Australian film director Peter Weir made his iconic movie “Picnic at Hanging Rock” in 1975. Based on Joan Lindsays novel of the same name, he filmed part of her legendary story in South Australia, at historic Martindale Hall. The film - and the story behind it - have captivated me since I was a child... today I visited Martindale Hall for the first time.
"Martindale Hall was built for a wealthy bachelor pastoralist, Edmund Bowman Jr (1855–1921). The architect was Ebenezer Gregg of London. Due to the specialist nature of the work involved, 50 of the 60 tradesmen were brought from England, and they returned when it was completed. The hall has some 32 rooms and also a large seven-room cellar, and its environs at the time also included a polo ground, a racecourse, a boating lake and a cricket pitch.
A decade after its construction, debt and drought forced the Bowmans to sell all their holdings. William Tennant Mortlock bought Martindale Hall in 1891. His son, John Andrew Tennant Mortlock, developed Martindale Station and built up an impressive collection of artwork which was displayed at the Hall. Dying childless, his wife became the heir to the Mortlock fortune, and she bequeathed Martindale Hall and the estate to the University of Adelaide in 1979 upon her death.
Martindale Hall along with 19 hectares of grounds were later handed to the South Australian Government and is now managed by the national Trust of South Australia."
It's been over twenty years since I first set eyes on Uluru. Visiting it again this week, the sacred beauty and majesty of this natural wonder are more obvious to me than ever. It's enormous presence is truly awe inspiring.
In 1985 , as an 'Innocent' fifteen year old student, my fellow classmates and I climbed the rock as part of a school vacation to central Australia. Looking back, its hard to believe that we were encouraged to do this, from memory, it may even have been mandatory.
Standing at the rock today, with a greater understanding of its deep cultural significance, I couldn't dream of touching the rock face, let alone walk over it; it's hard to believe that some travelers still feel it's ok to do so.
In November 2017, Georgia Hitch and Nick Hose of the ABC wrote:
Climbing Uluru is set to be a thing of the past after the Uluru-Kata Tjuta National Park board decided unanimously to ban the activity, starting in 2019.
The board, made up of eight traditional owners and three representatives from National Parks, made the decision after consulting with the wider Anangu community, who it said was overwhelmingly in support of banning climbs.
Senior traditional owner and chairman of the park board Sammy Wilson was at Uluru for the announcement and in a written speech said the site had deep cultural significance and was not a "theme park".
"Some people in tourism and government for example might have been saying we need to keep it open but it's not their law that lies in this land," he said. "It is an extremely important place, not a playground or theme park like Disneyland.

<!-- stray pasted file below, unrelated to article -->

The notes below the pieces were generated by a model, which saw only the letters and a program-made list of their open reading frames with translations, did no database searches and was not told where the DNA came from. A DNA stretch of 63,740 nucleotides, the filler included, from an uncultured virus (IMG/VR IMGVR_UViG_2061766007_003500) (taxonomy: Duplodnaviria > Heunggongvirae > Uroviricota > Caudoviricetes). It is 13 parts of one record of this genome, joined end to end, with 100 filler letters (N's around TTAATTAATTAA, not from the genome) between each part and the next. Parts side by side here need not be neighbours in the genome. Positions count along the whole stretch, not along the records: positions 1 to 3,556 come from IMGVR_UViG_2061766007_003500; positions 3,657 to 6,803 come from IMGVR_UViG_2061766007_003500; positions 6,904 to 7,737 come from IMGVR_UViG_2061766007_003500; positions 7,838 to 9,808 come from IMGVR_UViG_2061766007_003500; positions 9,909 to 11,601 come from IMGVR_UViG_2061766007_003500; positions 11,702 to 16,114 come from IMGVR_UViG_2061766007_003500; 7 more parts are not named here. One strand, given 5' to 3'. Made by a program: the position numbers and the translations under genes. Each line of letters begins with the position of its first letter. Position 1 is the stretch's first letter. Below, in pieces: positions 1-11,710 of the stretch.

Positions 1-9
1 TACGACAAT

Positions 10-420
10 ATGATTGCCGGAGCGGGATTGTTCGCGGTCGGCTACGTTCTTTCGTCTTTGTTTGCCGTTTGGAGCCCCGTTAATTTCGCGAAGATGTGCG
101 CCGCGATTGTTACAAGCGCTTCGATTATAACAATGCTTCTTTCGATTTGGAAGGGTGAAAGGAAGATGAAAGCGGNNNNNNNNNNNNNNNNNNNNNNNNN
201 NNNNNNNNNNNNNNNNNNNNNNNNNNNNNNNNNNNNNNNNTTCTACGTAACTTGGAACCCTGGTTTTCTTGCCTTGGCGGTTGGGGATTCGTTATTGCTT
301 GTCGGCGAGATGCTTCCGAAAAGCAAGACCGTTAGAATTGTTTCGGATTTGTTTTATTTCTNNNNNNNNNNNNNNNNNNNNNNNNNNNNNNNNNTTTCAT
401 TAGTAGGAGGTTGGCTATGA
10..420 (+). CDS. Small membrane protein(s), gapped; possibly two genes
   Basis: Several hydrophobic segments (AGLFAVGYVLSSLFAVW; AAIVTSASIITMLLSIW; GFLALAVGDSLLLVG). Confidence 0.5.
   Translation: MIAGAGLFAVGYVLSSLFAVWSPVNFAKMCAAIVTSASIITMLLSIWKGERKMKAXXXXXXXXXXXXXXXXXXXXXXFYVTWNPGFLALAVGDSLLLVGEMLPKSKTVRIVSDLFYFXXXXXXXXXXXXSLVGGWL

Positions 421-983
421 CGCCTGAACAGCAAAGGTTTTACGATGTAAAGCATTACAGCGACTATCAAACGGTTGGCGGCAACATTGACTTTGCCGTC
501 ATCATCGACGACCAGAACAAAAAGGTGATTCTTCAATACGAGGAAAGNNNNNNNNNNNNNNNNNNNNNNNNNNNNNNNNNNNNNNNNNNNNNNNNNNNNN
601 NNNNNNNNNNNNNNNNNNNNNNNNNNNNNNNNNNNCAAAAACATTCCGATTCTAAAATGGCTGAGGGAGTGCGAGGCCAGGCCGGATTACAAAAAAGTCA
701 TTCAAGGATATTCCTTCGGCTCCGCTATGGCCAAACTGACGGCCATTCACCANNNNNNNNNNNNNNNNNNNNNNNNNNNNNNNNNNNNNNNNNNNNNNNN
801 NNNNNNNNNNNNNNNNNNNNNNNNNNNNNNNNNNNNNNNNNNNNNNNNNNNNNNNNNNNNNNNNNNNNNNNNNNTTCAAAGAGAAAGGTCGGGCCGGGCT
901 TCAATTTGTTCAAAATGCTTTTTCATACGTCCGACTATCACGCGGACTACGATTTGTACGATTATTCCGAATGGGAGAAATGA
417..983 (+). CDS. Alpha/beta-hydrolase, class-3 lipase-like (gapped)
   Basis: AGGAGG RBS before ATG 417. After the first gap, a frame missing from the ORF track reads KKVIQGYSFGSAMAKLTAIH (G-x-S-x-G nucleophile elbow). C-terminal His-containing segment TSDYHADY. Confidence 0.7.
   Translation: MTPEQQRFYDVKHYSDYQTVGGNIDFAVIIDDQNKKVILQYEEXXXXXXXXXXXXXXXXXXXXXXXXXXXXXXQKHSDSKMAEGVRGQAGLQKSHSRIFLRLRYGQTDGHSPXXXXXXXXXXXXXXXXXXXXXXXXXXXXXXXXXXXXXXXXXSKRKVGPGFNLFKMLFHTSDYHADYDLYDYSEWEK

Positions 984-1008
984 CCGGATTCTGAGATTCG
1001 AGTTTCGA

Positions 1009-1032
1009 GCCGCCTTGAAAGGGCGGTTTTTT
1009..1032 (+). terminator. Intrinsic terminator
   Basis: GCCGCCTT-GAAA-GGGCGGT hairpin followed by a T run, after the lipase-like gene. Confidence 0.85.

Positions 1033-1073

"The Government needs to respect what we are saying about our culture in the same way it expects us to abide by its laws.
"After much discussion, we've decided it's time."
The ban will begin on October 26, 2019 to coincide with the 34th anniversary of the return of Uluru to traditional owners.
En route to central Australia this week, crossing the south Australian border, we passed by the now famous Coonalpyn Silos, and they literally stopped us in our tracks!
The Border Chronicle writes:
'The silo’s at Coonalpyn are the talk of the town as the 30 metre high painting on the Dukes Highway is now complete.
Tatiara residents taking a drive in the last few months would have seen the art in progress that has been going on since February 1, and as of today it is finished and ready for visitors to see.
The mural is of five children between the ages of 5-9 who attend school at Coonalpyn that has a total of 38 students.
The Coorong Council arranged to have their silos turned into a sky high work of art in July last year to stop travelers on the highway in the small town of around 200 people that now has a unique tourism opportunity and an established sense of civic pride in the community.
The Creating Coonalpyn project invested $85,000 in the creation of the mural, bringing in world renowned artist Guido van Helto to create the piece.'
Recently, we installed some hand made/ hand printed wallpaper in the formal study of a residential project.
Its all about layers, each layer should have a commonality with the next and should play its part in building up a beautiful interior. In the case of this wallpaper we selected an archival design, most suitable for a traditional study. We hand selected a natural cream and a accent colour that perfectly flowed with the colours of other elements in the room. The oak flooring, the curtains (not shown here) and the elegant off white walls.
A third accent colour, handprinted onto the paper, was a fine metallic bronze, highlighting the details of the pattern. This detail matched the antique bronze light fittings and the darker tones of the oak parquet floor. A beautiful connection.